House San Jose, IBIZA
Luis Laplace: the art world’s architect
Luis Laplace grew up in Argentina, and now lives in Paris, but he’s as likely to be in the Alps or Ibiza or even tickling up a hotel in the Cote d’Ivoire
Acquiring a personal art collection requires a level of knowledge and expertise. And so does the next stage – working out how to incorporate it into a home. This is where Luis Laplace comes in. The architect, who grew up in Argentina, before moving to New York and then Paris, has unintentionally become something of a go-to for those whose art needs as much house-room as they do.
Recently completed projects include a chalet in Megeve where a hallucinogenic film called La Belle Etoile by the Swiss artist Pipilotti Rist has been incorporated into the swimming pool and an apartment in Vienna where the main consideration was a peerless series of paintings by the late Martin Kippenberger.
Laplace, a charming twinkly-eyed fortysomething, has also spent much of the last two years in Somerset, where he worked with Swiss gallery Hauser + Wirth on the conversion of a model farm dating from the 1760s into a fully functioning art complex. There he has linked old and new buildings with interventions in what he calls “sober materials” – contemporary brick and pre-cast concrete.
A highly structured cloister that allows a circulation route around the several separate buildings, each containing a gallery space, could be a piece of 1980s Italian rationalism. Laplace, though, says his earliest influences were constructivist and modernist. “I studied architecture and urbanism at the Universidad de Belgrano in Buenos Aires, and I went for all the old guys, the contemporaries of Niemeyer,” he laughs. “This was the 1980s, and deconstructionism was the big thing. But I’ve always cared more about form following function.”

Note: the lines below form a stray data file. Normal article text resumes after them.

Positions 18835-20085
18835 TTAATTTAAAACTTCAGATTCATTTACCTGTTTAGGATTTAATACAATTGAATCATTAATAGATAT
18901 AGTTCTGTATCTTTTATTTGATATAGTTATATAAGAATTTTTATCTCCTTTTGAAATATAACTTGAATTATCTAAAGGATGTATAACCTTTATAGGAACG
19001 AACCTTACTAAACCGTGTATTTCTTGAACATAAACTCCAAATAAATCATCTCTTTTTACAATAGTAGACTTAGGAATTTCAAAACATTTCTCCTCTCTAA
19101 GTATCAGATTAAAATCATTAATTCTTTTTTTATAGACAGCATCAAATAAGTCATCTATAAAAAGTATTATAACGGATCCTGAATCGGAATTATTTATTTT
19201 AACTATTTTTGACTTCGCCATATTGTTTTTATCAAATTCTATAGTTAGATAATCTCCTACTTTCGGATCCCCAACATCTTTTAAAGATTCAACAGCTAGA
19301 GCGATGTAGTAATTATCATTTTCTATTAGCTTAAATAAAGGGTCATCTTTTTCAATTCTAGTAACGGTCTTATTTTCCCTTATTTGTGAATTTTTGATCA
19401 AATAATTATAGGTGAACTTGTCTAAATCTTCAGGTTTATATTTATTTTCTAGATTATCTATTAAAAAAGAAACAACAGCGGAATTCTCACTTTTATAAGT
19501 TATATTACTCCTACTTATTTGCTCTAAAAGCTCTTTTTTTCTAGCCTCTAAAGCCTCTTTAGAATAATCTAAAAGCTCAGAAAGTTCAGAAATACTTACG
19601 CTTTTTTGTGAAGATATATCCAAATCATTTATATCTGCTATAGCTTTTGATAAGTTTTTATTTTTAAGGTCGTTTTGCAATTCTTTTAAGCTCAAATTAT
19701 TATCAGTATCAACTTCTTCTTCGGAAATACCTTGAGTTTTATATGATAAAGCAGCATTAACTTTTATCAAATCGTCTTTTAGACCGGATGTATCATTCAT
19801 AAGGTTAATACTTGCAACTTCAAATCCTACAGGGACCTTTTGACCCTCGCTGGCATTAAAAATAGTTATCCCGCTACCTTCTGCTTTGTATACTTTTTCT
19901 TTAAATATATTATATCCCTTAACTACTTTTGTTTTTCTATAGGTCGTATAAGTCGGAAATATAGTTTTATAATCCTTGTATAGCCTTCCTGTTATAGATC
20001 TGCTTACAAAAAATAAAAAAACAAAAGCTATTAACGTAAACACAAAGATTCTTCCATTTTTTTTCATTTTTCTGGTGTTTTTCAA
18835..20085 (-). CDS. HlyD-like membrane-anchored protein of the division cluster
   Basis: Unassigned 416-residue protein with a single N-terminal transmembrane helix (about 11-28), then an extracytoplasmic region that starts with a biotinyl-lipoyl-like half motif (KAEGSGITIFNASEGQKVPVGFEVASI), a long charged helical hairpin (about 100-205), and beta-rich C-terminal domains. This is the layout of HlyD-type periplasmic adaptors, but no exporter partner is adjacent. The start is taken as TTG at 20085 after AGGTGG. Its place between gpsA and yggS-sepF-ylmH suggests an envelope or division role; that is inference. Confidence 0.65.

His many private projects can certainly push this ethos to its limits. In one home, in Mallorca, he has designed a living room whose architecture can cope with a 35-ft high sculpture of a spider – Louise Bourgeoise’s famousMaman – straddling the space. “In a situation like that, you need a soaring ceiling, but not a room that feels like a cave,” says Laplace.
The installation of the Rist film in the 15-metre pool in Megeve necessitated a different type of thinking altogether. “We had to turn the bottom of the pool into a screen, which meant trying out different shades of renderings until we found the right one. We ended up with a very neutral green and it creates a cocoon. When you’re in the pool, it’s as though you are literally swimming through the art work, you are immersed.”
This is not a world of conspicuous status and spiky glamour, though. The outside areas of the chalet are paved in local stone (similar to York stone), the inside has a lot of wood. “The context is the mountains, though the client didn’t want pure rustic. The clients have a number of French and Italian antiques, and English Arts and Crafts. Quite a mix.”
Laplace describes his core clientele as “People who like to eat well and live well. Who entertain but in a spontaneous, unaffected way. It’s about creating a useful infrastructure for that way of life.” The kitchen, he says, is the most sensitive spot. “Particularly because every culture cooks so differently,” he says. “I’m learning. For the southern Europeans, it’s all about the olive oil and the onions. But for the northerners, they need space for the slicers for meat and bread. And a right or left-handed client dictates where you put the dishwasher. The most important thing is to listen.”